Formal or Informal Mentoring ?

Informal or Formal Mentoring?
© 2001, Barry Sweeny


In most organizations, professionals are willing to extend assistance to others when they see there is a clear need for help. Often, managers will ask more experienced employees to serve as a “mentor” when the need for help is more obvious or expected. In such a case, the experienced employee is frequently left to their own common sense to decide just what “mentoring is needed and how to do it.
For some, or even many things, the mentor’s experience and common sense may be sufficient to address protégé needs. That response is what we mean when we describe the assistance as informal mentoring.

But expectations in nearly every career have dramatically changed, competition, demands for improvement and cost efficiencies, requirements for access to better careers, and many other things are different. This may be so much the case that even the better employees we may designate as “mentors” will admit to struggling each day to be a continual learner and better the next day than the day before.

In such environments, informal mentoring by common sense is completely inadequate.
That is why most formal mentoring programs are begun. Sound familiar?

Here are some factors you should consider when deciding how to answer this question of the level of formality needed for mentoring in your organization.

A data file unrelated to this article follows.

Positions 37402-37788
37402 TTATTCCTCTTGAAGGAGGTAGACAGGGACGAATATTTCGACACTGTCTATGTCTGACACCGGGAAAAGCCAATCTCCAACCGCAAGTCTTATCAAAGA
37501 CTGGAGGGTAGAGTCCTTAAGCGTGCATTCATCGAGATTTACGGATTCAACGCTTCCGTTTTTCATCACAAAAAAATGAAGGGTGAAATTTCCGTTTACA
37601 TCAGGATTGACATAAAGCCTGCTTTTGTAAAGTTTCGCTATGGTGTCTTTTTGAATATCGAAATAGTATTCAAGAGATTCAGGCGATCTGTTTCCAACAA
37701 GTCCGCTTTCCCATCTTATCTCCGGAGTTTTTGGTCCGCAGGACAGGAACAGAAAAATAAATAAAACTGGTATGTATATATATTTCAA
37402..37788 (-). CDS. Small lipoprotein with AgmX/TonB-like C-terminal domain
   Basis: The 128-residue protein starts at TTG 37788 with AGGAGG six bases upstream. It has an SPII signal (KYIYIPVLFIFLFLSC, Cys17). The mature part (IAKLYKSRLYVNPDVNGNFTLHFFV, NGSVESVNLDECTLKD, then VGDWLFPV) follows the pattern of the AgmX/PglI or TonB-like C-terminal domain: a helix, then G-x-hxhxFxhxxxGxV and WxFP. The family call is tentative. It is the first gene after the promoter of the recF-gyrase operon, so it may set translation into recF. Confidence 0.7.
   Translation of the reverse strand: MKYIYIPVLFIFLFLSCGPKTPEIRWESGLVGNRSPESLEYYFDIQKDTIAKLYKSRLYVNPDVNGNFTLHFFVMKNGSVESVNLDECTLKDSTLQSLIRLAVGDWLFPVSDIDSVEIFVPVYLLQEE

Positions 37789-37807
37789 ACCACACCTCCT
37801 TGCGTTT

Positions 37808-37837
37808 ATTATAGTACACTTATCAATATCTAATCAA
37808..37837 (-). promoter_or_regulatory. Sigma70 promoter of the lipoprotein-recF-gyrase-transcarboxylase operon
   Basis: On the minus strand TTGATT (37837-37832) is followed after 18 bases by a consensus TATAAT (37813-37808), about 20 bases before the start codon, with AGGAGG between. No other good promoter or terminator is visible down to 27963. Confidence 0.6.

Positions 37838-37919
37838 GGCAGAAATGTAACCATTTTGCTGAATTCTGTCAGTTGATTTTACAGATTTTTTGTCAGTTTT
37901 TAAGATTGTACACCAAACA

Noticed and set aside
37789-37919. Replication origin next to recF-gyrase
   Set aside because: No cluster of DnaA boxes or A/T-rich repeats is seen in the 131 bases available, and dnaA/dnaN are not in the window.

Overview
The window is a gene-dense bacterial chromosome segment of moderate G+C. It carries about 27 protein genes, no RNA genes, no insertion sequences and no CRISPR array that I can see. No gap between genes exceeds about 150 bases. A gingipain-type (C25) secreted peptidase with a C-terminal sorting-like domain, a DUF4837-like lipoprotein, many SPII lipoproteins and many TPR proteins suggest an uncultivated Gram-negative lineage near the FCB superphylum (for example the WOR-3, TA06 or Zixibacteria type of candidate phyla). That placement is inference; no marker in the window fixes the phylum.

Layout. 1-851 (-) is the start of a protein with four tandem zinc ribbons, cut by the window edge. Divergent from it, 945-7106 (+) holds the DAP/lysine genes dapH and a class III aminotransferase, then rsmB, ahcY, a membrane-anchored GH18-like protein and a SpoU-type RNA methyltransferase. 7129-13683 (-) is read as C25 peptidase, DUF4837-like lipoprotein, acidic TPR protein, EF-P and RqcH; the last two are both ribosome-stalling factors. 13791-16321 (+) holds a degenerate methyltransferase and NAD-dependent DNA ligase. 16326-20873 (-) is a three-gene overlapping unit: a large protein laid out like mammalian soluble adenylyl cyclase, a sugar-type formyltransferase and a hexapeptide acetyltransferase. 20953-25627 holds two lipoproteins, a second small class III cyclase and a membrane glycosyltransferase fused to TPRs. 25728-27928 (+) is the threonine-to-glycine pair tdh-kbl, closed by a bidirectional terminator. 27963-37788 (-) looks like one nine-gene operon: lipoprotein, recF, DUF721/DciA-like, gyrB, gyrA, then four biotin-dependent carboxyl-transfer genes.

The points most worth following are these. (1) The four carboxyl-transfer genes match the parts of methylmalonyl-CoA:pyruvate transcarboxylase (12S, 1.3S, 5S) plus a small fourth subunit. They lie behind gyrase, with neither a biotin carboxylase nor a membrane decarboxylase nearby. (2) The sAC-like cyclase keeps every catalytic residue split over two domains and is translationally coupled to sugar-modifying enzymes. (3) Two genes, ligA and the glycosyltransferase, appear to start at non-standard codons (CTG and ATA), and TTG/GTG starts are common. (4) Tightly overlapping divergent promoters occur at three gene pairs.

Factors to Consider – Informal or Formal Mentoring?
Informal Mentoring
Formal Mentoring
> Low expectations make mentoring “easier to do”, but less effective

> Little or no training needed

> Employees who need and/or want to grow often don’t ask for help they need as they don’t want to appear “dumb”

> Experienced employees often don’t help since they don’t want to look like “know-it-alls”

> Veterans don’t want to “intrude” and don’t want to appear critical or negative

> Individual informal help is hard to identify & hard to support, affirm, or recognize

> The need to be productive and to deal with all the work overwhelm the desire to use time to learn, improve, and to help others to learn

> Veterans’ support tends to further the status quo and current problems rather than promote new practices, norms, and improved results.

> More challenging to do

> Training required

> Employees who need and/or want to grow feel questions are expected and so ask more questions & reveal needs

> Veterans know collaboration is desired and expected

> Mentors are prepared to handle the challenges with finesse and skill

> The organization knows who to support and to reward for helping

> Time for adult learning is more protected and more expected

> Results improve as adult learning becomes better supported and more routine.